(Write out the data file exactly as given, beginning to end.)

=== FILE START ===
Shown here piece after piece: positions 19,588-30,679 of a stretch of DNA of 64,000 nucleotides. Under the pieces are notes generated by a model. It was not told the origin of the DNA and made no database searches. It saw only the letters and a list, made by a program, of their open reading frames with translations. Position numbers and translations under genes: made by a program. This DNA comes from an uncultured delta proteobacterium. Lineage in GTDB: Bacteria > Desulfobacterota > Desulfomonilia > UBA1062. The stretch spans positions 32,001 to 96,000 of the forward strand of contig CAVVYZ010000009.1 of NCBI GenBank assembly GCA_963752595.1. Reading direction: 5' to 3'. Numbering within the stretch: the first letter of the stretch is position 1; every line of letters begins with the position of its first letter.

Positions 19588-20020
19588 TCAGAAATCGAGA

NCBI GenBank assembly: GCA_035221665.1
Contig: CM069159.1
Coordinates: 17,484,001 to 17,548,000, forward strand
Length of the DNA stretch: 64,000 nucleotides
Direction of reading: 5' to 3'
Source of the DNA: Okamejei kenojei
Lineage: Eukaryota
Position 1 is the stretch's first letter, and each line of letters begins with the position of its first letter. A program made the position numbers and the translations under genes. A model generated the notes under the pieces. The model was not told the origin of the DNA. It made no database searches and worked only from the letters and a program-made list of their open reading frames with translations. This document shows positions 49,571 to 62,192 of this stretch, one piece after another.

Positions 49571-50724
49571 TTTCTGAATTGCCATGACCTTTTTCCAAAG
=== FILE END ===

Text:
Shown here piece after piece: positions 19,588-30,679 of a stretch of DNA of 64,000 nucleotides. Under the pieces are notes generated by a model. It was not told the origin of the DNA and made no database searches. It saw only the letters and a list, made by a program, of their open reading frames with translations. Position numbers and translations under genes: made by a program. This DNA comes from an uncultured delta proteobacterium. Lineage in GTDB: Bacteria > Desulfobacterota > Desulfomonilia > UBA1062. The stretch spans positions 32,001 to 96,000 of the forward strand of contig CAVVYZ010000009.1 of NCBI GenBank assembly GCA_963752595.1. Reading direction: 5' to 3'. Numbering within the stretch: the first letter of the stretch is position 1; every line of letters begins with the position of its first letter.

Positions 19588-20020
19588 TCAGAAATCGAGA

NCBI GenBank assembly: GCA_035221665.1
Contig: CM069159.1
Coordinates: 17,484,001 to 17,548,000, forward strand
Length of the DNA stretch: 64,000 nucleotides
Direction of reading: 5' to 3'
Source of the DNA: Okamejei kenojei
Lineage: Eukaryota
Position 1 is the stretch's first letter, and each line of letters begins with the position of its first letter. A program made the position numbers and the translations under genes. A model generated the notes under the pieces. The model was not told the origin of the DNA. It made no database searches and worked only from the letters and a program-made list of their open reading frames with translations. This document shows positions 49,571 to 62,192 of this stretch, one piece after another.

Positions 49571-50724
49571 TTTCTGAATTGCCATGACCTTTTTCCAAAG